A judge has refused twice to extend custody time limits for defendants and claimed he was put under ‘improper and undue influence’ to keep a defendant in custody.
Judge Raynor heard a case sitting at Woolwich Crown Court regarding a teenage defendant, Tesfa Young-Williams’ who was charged with serious drug offences. He refused to extend the amount of time Young-Williams was held in custody.
In a report by the BBC, it was said that Young-Williams was held in custody 139 days beyond the custody time limit (CTL). In a 24-page detailed judgement, Judge Raynor set out in great length the reasons, mainly indicating the government’s response to the pandemic being wholly inadequate.
The Ministry of Justice has pledged an £80m criminal court recovery plan which promises more ‘nightingale courts’ and an increase in court staff. The government have also announced that it will extend CTLs from six to eight months from the end of September 2020. Judge Raynor believes these measures are slow, inadequately funded and disproportionate.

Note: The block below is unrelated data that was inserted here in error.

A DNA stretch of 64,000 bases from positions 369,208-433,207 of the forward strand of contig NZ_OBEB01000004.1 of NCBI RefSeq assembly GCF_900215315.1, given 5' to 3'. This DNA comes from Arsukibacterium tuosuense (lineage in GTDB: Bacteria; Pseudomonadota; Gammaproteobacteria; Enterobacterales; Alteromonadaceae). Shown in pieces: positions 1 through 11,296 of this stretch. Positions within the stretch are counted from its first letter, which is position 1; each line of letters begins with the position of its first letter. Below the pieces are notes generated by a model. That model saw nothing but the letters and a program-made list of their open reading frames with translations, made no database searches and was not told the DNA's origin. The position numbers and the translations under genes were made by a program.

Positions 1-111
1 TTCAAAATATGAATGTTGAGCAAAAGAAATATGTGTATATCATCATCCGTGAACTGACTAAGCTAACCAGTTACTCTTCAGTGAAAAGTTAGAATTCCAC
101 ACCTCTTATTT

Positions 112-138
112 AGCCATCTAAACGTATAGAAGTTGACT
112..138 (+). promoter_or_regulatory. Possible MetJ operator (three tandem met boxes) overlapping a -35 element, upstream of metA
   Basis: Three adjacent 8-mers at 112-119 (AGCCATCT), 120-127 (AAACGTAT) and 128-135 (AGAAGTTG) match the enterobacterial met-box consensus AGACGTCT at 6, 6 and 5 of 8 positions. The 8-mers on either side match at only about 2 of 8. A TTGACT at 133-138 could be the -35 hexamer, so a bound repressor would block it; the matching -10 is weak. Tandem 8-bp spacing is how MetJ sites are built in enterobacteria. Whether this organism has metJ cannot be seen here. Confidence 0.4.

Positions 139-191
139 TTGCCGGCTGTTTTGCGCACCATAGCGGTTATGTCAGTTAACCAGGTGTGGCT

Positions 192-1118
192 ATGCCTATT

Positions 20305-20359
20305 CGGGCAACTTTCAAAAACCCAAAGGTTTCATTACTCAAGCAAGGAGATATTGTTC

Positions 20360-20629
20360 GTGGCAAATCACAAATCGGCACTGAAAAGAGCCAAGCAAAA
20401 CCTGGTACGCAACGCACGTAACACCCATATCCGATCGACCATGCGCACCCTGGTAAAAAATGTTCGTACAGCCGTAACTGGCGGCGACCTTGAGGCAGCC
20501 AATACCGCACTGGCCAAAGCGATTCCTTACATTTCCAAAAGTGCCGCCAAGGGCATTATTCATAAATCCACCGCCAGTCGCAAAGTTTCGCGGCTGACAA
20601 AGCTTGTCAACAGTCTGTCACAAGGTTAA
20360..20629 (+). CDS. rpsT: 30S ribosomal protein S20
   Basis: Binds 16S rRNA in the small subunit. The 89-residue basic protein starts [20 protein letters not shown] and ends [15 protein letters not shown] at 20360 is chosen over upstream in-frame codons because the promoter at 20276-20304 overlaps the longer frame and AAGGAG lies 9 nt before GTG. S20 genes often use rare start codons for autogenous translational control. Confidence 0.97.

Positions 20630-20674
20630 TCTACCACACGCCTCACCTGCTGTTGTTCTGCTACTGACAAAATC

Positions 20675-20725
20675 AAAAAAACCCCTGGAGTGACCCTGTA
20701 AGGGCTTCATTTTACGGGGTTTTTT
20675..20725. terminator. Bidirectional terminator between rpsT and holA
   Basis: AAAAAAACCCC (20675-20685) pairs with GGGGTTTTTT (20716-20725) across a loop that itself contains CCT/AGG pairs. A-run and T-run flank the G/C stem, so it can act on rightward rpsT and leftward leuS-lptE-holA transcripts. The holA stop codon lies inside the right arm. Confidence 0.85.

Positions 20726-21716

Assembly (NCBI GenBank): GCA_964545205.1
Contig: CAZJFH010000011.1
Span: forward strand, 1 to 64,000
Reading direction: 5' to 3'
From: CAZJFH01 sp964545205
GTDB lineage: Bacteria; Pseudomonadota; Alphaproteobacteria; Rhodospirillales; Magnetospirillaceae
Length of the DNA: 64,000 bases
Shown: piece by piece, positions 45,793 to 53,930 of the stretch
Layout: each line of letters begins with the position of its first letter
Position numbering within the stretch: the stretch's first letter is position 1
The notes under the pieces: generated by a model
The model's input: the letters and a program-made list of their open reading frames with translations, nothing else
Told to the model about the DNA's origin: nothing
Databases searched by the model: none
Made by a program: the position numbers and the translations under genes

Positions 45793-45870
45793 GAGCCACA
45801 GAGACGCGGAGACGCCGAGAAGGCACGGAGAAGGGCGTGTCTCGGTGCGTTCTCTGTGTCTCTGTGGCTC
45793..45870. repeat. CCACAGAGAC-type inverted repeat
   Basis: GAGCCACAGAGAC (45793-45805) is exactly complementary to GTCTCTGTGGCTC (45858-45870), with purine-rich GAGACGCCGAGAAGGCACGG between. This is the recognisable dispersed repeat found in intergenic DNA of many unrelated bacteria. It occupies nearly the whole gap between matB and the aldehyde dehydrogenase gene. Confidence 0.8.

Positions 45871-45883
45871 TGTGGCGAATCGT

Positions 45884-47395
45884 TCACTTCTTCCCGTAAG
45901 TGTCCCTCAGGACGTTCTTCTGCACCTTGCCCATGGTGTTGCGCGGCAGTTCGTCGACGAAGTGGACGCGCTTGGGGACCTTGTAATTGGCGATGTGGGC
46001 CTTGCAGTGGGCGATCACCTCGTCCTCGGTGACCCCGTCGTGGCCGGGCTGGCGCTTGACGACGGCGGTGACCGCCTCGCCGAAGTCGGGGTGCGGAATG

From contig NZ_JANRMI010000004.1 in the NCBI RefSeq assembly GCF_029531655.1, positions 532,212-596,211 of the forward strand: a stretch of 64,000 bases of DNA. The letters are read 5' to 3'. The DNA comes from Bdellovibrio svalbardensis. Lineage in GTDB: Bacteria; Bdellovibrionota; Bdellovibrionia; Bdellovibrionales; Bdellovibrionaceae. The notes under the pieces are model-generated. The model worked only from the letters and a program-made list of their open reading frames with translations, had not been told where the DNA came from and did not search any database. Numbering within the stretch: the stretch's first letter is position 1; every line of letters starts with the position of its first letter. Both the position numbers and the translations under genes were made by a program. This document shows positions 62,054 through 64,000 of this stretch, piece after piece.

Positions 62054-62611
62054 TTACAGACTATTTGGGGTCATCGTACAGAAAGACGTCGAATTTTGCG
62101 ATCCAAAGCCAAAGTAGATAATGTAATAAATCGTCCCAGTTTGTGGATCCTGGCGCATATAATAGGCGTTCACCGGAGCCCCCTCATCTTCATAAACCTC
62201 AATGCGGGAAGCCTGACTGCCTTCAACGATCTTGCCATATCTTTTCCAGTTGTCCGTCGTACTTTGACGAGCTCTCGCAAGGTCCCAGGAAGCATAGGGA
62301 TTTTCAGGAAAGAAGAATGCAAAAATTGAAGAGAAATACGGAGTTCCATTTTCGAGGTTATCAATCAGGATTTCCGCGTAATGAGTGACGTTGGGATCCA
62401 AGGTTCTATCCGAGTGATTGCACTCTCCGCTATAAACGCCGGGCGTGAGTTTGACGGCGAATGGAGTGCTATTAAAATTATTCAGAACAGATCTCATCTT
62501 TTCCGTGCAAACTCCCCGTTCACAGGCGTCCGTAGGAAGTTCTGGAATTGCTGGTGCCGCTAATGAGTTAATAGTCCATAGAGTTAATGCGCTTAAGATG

Judge Raynor made his communications with Woolwich Crown Court’s Judge Christopher Kinch QC public which took place just before Young-Williams’ hearing. Judge Kinch asked Judge Raynor ‘how he was going to handle the case’ and asked him to review the Government’s recovery plan. Following this, Judge Raynor said that he felt pressure to extend the CTL and also felt that he was being subjected to ‘improper and undue influence’ by Judge Kinch. Judge Raynor was due to hear a similar remand case, that will likely have had the same concerns of disproportionate custody time limits for defendants who were awaiting trial. He was told that he would not be sitting in that hearing and that a high court judge was to be appointed instead.
Judge Raynor has been critical of the growing backlog of criminal trials. According to the BBC, the backlog in Crown Court cases had gone from 6,000 to 43,000 since covid restrictions had been enforced in March 2020.
Amanda Pinto QC, chair of the Bar Council, said that ‘no judge should ever be subject to political or any other pressure to take a particular decision…especially when someone’s liberty is at stake’.